The Myth of Security: Why We Need to Place People Before Guns
After the Parklands school shooting in Florida, USA, President Trump, among others, suggested that armed teachers might prevent further tragedies. Some popular notions see this as common sense. The way to stop a gunman, they contend, is with more guns in the hands of ‘good guys'.
Wait, if more guns would solve our violence problem would it not have been solved decades ago since there are already more guns than people in the USA? With 12 billion rounds of small arms ammunition per year produced around the globe, enough to kill nearly every person on the planet twice, one would think we certainly would have enough arms and ammunition for peace.
Guns are currently the preferred currency of choice for ‘purchasing' national security. The global arms trade is $1.69 Trillion (US) per year. This arms approach to security is grossly mismatched with the security concerns of average citizens of any given country. Somehow the conversation on security must shift from the current "arms race-lite" to something that more accurately reflects a path to security that puts people first.
Overview of world military spending in 2016. Data and graphic: SIPRI
Human security gives that framework by developing inclusive processes that, from the very start of the security discussion, references the people most vulnerable to violence. Whereas national security is concerned with borders, territorial integrity and external threats, human security asks questions like: "what reduces our fears? Are people's needs met? And can we increase the dignity of all citizens?"
A few years ago, I did a project for Oxfam that aggregated data from a baseline survey in four provinces in Afghanistan. I was surprised that the security concerns that I expected to see as most pressing, were in fact, at the bottom of the list -if listed at all. I expected terrorism, local warlords and attacks from the Taliban or ISAF forces. Instead, what the residents in rural areas of the country were far more concerned with were minor conflicts with neighbors, family feuds and land disputes. This gap in what I, as an outsider, speculated and what local people actually experienced, could have increased insecurity if I had not taken the time to listen to their concerns.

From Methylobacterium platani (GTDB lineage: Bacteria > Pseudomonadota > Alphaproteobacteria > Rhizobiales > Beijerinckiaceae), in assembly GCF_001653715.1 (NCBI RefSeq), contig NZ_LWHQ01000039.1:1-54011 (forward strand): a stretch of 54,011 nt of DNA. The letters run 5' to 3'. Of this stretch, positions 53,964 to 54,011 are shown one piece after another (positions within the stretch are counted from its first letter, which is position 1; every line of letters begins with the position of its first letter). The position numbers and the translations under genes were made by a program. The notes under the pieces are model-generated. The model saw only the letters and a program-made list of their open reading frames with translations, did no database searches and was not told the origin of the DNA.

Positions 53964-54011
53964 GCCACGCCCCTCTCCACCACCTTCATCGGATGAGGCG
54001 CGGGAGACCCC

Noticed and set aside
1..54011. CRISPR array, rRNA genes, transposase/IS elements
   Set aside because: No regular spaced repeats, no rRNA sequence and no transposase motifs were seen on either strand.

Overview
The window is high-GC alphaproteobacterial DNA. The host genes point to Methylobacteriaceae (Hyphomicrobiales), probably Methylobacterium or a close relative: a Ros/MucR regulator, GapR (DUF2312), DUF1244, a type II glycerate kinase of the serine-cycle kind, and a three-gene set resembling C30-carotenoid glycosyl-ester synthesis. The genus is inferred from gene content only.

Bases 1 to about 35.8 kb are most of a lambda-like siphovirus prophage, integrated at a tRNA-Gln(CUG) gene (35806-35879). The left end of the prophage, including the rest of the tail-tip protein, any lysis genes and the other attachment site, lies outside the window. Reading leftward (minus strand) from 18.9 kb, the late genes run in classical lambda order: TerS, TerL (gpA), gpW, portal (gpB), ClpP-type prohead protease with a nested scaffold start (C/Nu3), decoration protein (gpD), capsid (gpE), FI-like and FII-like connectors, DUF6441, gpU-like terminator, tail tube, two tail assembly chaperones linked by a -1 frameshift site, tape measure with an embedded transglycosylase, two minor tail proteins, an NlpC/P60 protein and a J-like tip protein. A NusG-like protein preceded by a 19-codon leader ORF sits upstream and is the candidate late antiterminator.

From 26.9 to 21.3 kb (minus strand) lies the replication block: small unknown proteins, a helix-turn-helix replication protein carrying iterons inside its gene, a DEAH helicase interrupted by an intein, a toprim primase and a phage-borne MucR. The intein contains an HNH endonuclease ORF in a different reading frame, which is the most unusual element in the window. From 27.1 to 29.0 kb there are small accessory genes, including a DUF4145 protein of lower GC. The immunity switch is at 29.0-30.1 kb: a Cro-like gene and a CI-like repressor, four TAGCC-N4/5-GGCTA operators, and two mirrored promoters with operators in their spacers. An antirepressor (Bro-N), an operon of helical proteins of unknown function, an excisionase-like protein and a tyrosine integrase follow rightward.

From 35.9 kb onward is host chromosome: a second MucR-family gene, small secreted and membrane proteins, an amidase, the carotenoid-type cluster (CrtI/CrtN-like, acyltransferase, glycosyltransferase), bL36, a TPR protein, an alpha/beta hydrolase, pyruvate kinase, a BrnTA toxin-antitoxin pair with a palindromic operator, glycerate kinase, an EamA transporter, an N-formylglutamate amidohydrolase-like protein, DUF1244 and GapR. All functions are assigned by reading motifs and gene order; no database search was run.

Human security develops processes that listen to the voices impacted the greatest by violence trusting that these community members know best what their security needs are. In the case of Parklands, Florida, students and parents are very clear about what will make them more secure. How are lawmakers listening to the community and their desires? When powerful gun lobbies sway the minds of politicians, human security is minimized because the state is not accountable to the will of the people and this increases their sense of indignity.
Globally, security stakeholders, relying on hard power, need to develop coordinating bodies that value, respect and act on the concerns that the most vulnerable raise. How this is done will vary with each context. However, a few characteristics are common in the human security approach. The first is that people are at the core of the discussions, not tactics, political efficacy or resources. The second is that there are many approaches to security which must be coordinated. Thirdly these varied approaches to security must be appropriate for the context. And lastly, these approaches must be preventative oriented.
Costs of violence in 2016, in percentage of world GDP.
Data and graphic: Institute for Economics and Peace, Global Index 2017
Our collective insecurity is indeed overwhelming partly because violence is driving a $14.3 Trillion Dollar (US) a year hemorrhage in global resources according to the Institute of Economics for Peace. Imagine if even a percentage of what is spent on guns and responding to violence were used to enhance a people first approach to security.
By Jonathan Rudy -
Senior Advisor for Human Security at the Alliance for Peacebuilding, GPPAC Improving Practice Working Group Member and Peacemaker in Residence at the Center for Global Understanding and Peacemaking, Elizabethtown College